Croatia, Macedonia and Serbia have started screening migrants and refugees on the basis of nationality and allowing entry only to those coming from Afghanistan, Iraq or Syria, the United Nations refugee agency said on Thursday.


Syrian refugees arriving on the Greek island of Lesbos on Thursday


Serbia sent 200 people who were not from those three countries back to Macedonia on Tuesday night, William Spindler, a spokesman for the refugee agency, said in an interview.


Some of those who were sent back were admitted to a refugee reception post in Tabanovce, on the Macedonian side of the border, but about 100 were refused entry and are now stranded in the open in what amounts to a no man’s land, he said.


The Red Cross was allowed to distribute blankets, but the refugee agency has not been able to gain access and is concerned for the migrants’ situation, Mr. Spindler said.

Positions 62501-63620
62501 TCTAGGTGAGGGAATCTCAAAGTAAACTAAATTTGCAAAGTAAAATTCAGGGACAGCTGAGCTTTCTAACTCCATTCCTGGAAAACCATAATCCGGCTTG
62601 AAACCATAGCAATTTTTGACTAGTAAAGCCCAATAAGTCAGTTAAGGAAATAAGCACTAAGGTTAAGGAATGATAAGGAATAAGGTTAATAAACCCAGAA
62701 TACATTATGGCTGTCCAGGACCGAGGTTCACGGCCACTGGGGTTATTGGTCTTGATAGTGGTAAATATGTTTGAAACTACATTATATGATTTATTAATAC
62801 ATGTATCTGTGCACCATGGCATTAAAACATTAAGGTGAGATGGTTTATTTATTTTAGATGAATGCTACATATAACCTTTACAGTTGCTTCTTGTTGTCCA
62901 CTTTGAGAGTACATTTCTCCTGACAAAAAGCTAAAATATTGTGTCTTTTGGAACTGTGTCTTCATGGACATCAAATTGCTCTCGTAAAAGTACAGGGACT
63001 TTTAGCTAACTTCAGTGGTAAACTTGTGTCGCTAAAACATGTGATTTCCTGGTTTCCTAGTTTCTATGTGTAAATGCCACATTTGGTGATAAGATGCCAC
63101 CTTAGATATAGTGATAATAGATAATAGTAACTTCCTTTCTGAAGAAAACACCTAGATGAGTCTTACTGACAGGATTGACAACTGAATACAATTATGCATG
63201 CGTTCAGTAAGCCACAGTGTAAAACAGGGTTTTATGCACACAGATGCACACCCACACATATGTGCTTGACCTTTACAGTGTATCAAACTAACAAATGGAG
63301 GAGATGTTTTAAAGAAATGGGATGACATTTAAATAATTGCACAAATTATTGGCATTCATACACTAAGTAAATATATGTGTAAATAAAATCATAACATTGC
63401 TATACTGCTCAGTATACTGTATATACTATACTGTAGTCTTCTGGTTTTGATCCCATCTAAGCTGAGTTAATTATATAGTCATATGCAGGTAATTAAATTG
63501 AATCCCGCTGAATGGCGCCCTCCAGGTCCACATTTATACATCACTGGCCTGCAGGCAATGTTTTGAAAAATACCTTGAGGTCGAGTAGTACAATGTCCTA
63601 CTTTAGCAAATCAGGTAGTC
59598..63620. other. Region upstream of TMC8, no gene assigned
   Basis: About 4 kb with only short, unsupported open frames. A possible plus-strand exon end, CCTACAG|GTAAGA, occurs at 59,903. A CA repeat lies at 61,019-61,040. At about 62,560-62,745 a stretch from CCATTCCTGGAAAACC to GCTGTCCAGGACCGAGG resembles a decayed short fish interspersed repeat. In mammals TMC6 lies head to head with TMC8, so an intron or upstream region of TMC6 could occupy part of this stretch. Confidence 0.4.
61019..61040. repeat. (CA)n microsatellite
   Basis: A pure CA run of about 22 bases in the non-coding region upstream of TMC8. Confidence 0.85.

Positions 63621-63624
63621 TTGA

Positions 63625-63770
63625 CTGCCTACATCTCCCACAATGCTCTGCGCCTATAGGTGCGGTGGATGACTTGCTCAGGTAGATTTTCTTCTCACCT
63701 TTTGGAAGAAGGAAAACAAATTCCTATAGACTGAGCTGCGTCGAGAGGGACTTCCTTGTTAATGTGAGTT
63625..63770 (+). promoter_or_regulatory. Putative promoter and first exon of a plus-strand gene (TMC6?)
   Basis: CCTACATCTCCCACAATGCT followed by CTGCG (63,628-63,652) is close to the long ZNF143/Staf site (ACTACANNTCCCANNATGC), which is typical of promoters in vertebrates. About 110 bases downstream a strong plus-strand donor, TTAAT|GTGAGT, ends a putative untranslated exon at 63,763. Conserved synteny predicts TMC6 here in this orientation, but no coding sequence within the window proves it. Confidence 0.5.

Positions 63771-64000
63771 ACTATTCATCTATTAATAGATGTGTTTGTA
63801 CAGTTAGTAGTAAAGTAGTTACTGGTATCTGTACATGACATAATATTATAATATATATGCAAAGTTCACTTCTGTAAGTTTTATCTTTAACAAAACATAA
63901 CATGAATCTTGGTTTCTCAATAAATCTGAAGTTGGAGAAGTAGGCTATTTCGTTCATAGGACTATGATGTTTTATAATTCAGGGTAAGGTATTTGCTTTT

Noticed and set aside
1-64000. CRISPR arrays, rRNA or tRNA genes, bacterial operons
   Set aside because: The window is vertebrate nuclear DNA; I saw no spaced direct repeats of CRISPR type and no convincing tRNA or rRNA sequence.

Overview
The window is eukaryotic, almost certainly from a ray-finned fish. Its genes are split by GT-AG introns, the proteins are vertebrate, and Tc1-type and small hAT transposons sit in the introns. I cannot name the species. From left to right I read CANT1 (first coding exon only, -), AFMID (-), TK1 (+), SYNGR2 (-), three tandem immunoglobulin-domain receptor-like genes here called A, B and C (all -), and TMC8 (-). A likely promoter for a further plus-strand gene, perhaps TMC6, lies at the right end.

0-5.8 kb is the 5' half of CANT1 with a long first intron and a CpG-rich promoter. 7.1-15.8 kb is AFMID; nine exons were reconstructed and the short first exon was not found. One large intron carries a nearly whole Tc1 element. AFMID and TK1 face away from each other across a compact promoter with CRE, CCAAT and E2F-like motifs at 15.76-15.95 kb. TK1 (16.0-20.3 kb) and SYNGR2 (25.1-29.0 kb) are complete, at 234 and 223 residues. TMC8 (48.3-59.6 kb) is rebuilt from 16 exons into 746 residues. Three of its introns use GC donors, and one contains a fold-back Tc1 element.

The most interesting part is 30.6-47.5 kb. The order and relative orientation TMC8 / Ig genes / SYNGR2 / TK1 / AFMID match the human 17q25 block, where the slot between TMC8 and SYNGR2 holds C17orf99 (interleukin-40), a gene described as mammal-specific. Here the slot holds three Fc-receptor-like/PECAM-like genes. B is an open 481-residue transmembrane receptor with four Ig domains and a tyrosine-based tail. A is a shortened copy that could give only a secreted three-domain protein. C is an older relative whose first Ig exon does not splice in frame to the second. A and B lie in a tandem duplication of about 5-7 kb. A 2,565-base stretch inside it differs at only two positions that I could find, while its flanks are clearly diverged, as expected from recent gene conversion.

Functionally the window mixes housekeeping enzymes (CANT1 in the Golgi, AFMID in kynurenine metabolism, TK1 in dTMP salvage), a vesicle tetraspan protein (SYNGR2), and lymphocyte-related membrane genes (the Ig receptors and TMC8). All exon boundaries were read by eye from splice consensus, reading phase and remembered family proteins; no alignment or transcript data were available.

“Cold weather is forecast for the weekend and we are appealing to authorities to address their situation as soon as possible,” he added.


Macedonia has also started screening migrants at its border with Greece, and Croatia is now screening arrivals at its border with Serbia, he said.


More than half the migrants arriving in Europe this year have come from Syria, and another large group, about 14 percent, has come from Afghanistan, but people from other nations are also among those seeking refuge in Europe and should be given equal treatment, Mr. Spindler said.


“You can’t assume that someone who comes from a certain country is not a refugee,” he said. “Asylum has to be based on merit, not nationality.”


The New York Times